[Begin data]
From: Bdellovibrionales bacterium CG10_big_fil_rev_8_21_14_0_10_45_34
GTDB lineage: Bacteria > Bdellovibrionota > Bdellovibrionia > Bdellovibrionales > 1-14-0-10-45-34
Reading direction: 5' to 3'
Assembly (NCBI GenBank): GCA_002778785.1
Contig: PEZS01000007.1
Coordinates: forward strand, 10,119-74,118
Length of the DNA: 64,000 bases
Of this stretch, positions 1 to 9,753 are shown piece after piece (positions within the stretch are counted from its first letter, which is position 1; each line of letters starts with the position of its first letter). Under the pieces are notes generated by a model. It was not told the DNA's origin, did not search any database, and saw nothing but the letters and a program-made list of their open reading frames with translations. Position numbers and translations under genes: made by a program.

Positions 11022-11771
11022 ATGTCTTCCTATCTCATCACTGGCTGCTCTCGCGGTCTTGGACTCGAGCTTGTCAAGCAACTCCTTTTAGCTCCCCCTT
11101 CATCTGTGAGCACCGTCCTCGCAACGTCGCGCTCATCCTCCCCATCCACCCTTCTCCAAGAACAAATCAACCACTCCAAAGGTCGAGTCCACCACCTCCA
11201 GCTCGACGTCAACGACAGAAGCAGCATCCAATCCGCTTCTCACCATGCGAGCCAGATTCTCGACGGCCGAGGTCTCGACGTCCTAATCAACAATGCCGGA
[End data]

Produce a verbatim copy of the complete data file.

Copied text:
From: Bdellovibrionales bacterium CG10_big_fil_rev_8_21_14_0_10_45_34
GTDB lineage: Bacteria > Bdellovibrionota > Bdellovibrionia > Bdellovibrionales > 1-14-0-10-45-34
Reading direction: 5' to 3'
Assembly (NCBI GenBank): GCA_002778785.1
Contig: PEZS01000007.1
Coordinates: forward strand, 10,119-74,118
Length of the DNA: 64,000 bases
Of this stretch, positions 1 to 9,753 are shown piece after piece (positions within the stretch are counted from its first letter, which is position 1; each line of letters starts with the position of its first letter). Under the pieces are notes generated by a model. It was not told the DNA's origin, did not search any database, and saw nothing but the letters and a program-made list of their open reading frames with translations. Position numbers and translations under genes: made by a program.

Positions 11022-11771
11022 ATGTCTTCCTATCTCATCACTGGCTGCTCTCGCGGTCTTGGACTCGAGCTTGTCAAGCAACTCCTTTTAGCTCCCCCTT
11101 CATCTGTGAGCACCGTCCTCGCAACGTCGCGCTCATCCTCCCCATCCACCCTTCTCCAAGAACAAATCAACCACTCCAAAGGTCGAGTCCACCACCTCCA
11201 GCTCGACGTCAACGACAGAAGCAGCATCCAATCCGCTTCTCACCATGCGAGCCAGATTCTCGACGGCCGAGGTCTCGACGTCCTAATCAACAATGCCGGA